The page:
>> Keep your data separate from the UI. This way you can update the UI
>> independently of the data.
> Thanks for the fast reply, Scott.
> But this would require storing it in a text file and managing all the
> data manipulation stuff or alternatively using a database, right? If
> I have to do those things to keep data from being munged when I
> upgrade the app, I might just as well use a conventional programming
> environment! Transparency of data storage is crucial to stackware
The UNIX and Windows restriction of executables being unable to write to
themselves (Rev carries this forward to Mac OS as well for consistency) does
require some re-thinking of data storage if you're used to working in
Fortunately MC/Rev makes it easy:
You could store your data in an external text file, but then you'd have to
parse it to have any useful structure to it.
If the nature of your data suggests a need for more structure than a single
block of text, you could use a separate stack file for data storage.
The main benefit of using a stack file as opposed to a text file is the
hierarchical structure afforded with objects and their custom properties.
Remember that every Rev object can have custom properties, and even multiple
sets of custom properties. Accessing these is very fast — much faster than
fields, and only a tiny bit slower than globals. You can use array notation
if you like, and they can store binary data as well as text.
Since a new stack file contains one card in one mainstack, you instantly get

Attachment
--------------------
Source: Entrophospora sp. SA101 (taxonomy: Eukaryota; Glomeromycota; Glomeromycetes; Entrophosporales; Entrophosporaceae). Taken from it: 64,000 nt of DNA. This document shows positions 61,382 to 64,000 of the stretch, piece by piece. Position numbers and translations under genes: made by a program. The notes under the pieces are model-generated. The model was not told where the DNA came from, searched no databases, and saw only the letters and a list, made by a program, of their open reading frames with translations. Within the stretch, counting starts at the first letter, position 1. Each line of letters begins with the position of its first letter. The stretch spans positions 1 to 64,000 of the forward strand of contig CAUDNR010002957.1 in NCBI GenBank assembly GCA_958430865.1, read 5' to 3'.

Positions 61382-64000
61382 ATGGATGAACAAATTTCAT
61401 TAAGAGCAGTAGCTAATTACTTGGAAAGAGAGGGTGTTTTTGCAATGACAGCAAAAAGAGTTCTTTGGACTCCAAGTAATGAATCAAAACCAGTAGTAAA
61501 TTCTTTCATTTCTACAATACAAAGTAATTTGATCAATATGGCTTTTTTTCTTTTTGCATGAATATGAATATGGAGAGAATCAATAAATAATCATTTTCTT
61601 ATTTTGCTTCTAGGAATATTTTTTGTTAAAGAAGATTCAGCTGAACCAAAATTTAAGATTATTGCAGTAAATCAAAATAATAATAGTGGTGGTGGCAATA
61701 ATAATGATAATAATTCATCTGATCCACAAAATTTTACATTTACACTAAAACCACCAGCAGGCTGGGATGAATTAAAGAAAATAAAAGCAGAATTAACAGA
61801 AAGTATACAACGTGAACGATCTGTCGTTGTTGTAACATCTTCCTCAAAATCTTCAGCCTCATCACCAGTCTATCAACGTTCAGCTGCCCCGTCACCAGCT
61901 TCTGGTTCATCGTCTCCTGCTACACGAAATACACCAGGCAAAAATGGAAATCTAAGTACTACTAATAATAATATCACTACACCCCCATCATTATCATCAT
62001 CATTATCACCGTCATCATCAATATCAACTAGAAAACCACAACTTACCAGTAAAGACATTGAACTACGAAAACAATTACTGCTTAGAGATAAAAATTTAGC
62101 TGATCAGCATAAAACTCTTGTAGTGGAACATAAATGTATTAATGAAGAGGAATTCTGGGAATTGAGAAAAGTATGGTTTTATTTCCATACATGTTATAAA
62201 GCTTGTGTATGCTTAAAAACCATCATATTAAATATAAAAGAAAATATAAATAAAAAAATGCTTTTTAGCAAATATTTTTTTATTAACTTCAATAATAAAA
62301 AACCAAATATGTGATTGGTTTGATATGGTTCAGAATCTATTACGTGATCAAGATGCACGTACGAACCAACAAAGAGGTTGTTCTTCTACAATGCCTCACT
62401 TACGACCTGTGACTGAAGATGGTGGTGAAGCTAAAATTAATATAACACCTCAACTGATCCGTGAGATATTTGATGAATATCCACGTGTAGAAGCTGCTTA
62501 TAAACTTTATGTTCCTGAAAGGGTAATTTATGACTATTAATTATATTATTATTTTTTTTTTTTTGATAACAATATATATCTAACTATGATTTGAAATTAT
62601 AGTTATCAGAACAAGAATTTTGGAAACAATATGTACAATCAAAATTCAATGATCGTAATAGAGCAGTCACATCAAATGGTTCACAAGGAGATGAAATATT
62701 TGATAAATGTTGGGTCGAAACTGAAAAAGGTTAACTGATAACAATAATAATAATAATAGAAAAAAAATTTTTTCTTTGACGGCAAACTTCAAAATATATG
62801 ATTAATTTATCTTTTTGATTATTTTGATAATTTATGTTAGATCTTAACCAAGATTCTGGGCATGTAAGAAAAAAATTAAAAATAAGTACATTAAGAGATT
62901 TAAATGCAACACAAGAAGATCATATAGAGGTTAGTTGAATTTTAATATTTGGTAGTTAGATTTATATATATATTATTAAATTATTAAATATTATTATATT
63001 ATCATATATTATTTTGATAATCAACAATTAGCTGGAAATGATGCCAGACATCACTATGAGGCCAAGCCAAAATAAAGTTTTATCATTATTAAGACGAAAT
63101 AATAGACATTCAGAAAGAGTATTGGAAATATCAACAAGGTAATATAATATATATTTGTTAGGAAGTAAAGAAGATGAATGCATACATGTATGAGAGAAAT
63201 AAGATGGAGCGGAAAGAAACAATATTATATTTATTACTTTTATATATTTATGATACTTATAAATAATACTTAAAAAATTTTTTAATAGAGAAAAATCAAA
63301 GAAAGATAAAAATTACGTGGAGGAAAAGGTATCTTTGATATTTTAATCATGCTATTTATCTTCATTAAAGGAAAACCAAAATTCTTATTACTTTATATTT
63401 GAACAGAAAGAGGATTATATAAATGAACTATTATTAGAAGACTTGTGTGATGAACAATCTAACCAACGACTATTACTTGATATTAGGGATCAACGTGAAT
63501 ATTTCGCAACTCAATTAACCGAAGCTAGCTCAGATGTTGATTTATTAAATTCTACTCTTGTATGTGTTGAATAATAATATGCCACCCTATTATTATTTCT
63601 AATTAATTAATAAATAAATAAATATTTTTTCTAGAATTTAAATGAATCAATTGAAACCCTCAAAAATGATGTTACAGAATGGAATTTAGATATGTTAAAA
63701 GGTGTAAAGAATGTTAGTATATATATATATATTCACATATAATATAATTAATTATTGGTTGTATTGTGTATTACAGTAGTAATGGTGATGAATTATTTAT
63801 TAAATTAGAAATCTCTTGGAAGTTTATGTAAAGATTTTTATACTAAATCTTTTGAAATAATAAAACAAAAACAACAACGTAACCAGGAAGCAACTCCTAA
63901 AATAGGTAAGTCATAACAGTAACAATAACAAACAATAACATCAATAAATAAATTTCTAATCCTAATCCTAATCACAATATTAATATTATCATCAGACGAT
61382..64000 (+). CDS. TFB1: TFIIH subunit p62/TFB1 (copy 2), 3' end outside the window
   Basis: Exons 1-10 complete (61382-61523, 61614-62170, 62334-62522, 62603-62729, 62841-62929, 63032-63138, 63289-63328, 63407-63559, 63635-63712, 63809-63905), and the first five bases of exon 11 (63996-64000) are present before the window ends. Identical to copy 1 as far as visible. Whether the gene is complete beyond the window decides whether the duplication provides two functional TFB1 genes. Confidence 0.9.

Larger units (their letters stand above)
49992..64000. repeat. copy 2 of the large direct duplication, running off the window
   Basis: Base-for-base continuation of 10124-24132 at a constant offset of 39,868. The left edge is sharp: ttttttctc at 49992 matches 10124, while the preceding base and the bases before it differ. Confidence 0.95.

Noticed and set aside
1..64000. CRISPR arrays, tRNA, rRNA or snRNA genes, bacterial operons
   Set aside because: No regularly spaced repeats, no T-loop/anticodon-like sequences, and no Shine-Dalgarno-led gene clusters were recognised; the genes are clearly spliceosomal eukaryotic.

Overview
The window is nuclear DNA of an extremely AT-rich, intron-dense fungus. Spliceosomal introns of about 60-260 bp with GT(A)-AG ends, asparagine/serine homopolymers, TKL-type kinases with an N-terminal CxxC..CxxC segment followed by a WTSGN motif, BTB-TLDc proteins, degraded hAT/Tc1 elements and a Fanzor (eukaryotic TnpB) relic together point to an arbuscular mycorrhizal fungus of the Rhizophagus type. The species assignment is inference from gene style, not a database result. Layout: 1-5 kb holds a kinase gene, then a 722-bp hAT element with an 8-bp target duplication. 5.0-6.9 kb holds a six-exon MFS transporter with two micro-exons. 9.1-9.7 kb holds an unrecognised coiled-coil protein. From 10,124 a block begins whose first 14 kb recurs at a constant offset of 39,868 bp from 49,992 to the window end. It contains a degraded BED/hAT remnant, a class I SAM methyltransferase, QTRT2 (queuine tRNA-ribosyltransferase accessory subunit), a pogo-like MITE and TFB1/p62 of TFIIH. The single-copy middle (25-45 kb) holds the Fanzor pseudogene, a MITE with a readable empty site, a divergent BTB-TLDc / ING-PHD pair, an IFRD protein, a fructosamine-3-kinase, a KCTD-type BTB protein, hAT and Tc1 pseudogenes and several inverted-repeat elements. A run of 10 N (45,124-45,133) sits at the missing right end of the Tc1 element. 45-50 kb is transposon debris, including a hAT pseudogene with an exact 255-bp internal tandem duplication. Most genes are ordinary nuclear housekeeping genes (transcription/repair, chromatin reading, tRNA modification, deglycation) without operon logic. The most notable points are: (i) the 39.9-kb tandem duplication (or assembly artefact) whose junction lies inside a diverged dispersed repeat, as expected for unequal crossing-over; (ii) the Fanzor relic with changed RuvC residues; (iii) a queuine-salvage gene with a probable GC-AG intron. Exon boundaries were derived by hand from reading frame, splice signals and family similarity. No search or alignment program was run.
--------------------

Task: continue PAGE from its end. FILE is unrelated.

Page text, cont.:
this rich structure for organizing your data (for just 363 bytes of
| | |
custom property cust. prop. set |
custom property |
custom property cust. prop. set
Of course you can enrich this data hierarchy by adding more cards to the
stack, adding objects to the cards, adding substacks, etc. With multiple
property sets, every object inherently has a two-dimensional data space;
with multiple objects in nested groups across multiple cards in mutiple
substacks, you can effectively create an n-dimensional data space in one
stack file. Using the substacks, cardNames, customKeys, and
customPropertySets properties you can instantly obtain lists of any
collection of members at any level of the hierarchy.
If you need a rich hierarchy with a lot of objects when the user creates a
new data file, you can have a template data stack in your app's stack file,
use the clone command to make a copy in memory, and set the filename propery
of the newly-cloned data stack to assign it a file path; when you issue a
save command for that stack, it'll save to the assigned path.
Because the storage space and access speed overhead are so low with custom
properties, you can use stack files for data sets as large as memory allows
and expect pretty snappy performance. In this sense, it rivals Panorama and
other RAM-based databases, with all the ease and flexibility of an xTalk.
A simple example of using custom props for data storage:
repeat with i = 1 to the number of flds
set the UserData[i] of stack "MyDataStack.rev" to fld i
repeat with i = 1 to the number of flds
put the UserData[i] of stack "MyDataStack.rev" into fld i
Tip: if your data file needs to store images, just copy them to the card(s)
of your data stack, and use buttons in your app's UI stacks to dispay those
images by setting the button's icon. Unlike most other xTalks, Rev icons
have no practical limit on size, and using this method allows a single image
object to be displayed in multiple button objects with minimal RAM overhead.
Another tip: If you want to store data in a way that isn't obvious for
someone to read if they open the stack file in a binary editor, you can use
the compress and decompress functions on data you store in custom props,
which will also reduce the size of the data file.
Fourth World Media Corporation
Custom Software and Web Development for All Major Platforms
Developer of WebMerge 2.0: Publish any Database on Any Site
Tel: 323-225-3717 AIM: FourthWorldInc
Posted 7/12/2002 to the Use-Revolution List
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